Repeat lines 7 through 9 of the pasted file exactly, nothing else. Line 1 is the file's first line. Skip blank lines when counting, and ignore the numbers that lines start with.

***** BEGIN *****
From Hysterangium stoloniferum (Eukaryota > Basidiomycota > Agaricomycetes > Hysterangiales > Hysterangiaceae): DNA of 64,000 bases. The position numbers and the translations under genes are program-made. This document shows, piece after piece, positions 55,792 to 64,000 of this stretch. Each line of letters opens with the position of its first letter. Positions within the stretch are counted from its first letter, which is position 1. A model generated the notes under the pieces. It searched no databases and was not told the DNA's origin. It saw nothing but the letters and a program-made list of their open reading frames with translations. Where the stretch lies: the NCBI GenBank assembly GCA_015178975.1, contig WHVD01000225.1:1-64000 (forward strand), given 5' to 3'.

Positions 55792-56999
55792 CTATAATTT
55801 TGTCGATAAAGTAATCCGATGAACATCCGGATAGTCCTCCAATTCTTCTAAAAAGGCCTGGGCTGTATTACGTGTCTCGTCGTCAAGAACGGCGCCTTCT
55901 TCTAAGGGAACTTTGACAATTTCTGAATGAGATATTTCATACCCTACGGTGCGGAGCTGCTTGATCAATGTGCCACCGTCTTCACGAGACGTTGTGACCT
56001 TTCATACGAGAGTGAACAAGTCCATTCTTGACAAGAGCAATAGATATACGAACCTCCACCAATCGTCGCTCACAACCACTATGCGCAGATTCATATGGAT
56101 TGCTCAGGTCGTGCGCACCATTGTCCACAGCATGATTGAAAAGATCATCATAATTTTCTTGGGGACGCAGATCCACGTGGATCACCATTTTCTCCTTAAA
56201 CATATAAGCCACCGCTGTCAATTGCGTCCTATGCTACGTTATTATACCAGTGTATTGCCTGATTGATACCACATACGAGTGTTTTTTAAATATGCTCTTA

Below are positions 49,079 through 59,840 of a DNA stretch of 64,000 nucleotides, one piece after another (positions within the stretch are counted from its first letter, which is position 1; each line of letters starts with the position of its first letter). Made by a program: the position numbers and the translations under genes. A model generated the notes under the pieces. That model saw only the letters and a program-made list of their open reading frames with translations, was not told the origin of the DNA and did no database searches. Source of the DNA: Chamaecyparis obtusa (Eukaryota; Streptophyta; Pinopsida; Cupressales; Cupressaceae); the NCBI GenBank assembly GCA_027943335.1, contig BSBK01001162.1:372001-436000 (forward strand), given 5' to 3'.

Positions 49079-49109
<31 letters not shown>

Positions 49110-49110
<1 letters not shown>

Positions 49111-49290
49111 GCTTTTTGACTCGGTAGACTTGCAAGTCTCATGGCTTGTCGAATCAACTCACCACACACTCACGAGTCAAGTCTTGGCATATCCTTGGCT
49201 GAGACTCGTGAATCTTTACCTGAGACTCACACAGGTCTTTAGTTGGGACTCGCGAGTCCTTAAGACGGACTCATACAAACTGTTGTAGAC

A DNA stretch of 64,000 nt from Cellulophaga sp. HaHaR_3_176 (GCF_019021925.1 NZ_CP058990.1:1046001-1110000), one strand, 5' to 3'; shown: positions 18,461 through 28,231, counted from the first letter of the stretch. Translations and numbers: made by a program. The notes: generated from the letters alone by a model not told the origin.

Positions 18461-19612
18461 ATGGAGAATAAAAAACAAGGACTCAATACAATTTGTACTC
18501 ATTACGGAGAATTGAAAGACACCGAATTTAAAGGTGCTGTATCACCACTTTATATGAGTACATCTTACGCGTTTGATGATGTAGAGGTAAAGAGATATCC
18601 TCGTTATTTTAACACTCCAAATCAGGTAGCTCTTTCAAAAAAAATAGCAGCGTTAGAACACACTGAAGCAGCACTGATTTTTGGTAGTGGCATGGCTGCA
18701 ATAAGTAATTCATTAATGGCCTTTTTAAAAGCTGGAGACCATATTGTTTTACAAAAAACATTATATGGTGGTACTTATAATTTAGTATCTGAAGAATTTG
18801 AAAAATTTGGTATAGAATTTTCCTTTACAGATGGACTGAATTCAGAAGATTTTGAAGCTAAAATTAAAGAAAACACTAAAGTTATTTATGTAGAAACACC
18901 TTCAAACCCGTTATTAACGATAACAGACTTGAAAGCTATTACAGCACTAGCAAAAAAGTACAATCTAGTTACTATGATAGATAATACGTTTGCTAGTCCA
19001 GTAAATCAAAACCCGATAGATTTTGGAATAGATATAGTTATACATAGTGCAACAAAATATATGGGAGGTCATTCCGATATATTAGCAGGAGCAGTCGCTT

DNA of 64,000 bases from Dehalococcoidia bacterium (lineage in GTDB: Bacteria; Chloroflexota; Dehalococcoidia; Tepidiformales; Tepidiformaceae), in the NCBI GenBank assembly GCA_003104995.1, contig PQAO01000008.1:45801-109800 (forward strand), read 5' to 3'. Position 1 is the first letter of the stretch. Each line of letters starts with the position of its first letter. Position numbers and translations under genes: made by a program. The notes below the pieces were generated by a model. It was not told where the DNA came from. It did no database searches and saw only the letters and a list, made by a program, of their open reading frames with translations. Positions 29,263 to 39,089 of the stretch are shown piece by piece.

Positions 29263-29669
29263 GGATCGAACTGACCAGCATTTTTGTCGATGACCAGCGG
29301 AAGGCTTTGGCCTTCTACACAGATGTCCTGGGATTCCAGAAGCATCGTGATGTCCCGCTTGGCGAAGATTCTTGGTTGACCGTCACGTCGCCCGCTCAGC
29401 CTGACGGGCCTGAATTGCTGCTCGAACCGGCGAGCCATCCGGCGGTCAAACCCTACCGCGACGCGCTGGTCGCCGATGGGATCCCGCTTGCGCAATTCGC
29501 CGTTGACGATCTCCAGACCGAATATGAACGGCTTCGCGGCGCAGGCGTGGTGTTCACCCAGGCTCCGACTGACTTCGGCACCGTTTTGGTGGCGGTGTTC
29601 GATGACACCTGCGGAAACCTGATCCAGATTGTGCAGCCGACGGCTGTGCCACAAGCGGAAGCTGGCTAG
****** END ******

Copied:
56101 TGCTCAGGTCGTGCGCACCATTGTCCACAGCATGATTGAAAAGATCATCATAATTTTCTTGGGGACGCAGATCCACGTGGATCACCATTTTCTCCTTAAA
56201 CATATAAGCCACCGCTGTCAATTGCGTCCTATGCTACGTTATTATACCAGTGTATTGCCTGATTGATACCACATACGAGTGTTTTTTAAATATGCTCTTA

Below are positions 49,079 through 59,840 of a DNA stretch of 64,000 nucleotides, one piece after another (positions within the stretch are counted from its first letter, which is position 1; each line of letters starts with the position of its first letter). Made by a program: the position numbers and the translations under genes. A model generated the notes under the pieces. That model saw only the letters and a program-made list of their open reading frames with translations, was not told the origin of the DNA and did no database searches. Source of the DNA: Chamaecyparis obtusa (Eukaryota; Streptophyta; Pinopsida; Cupressales; Cupressaceae); the NCBI GenBank assembly GCA_027943335.1, contig BSBK01001162.1:372001-436000 (forward strand), given 5' to 3'.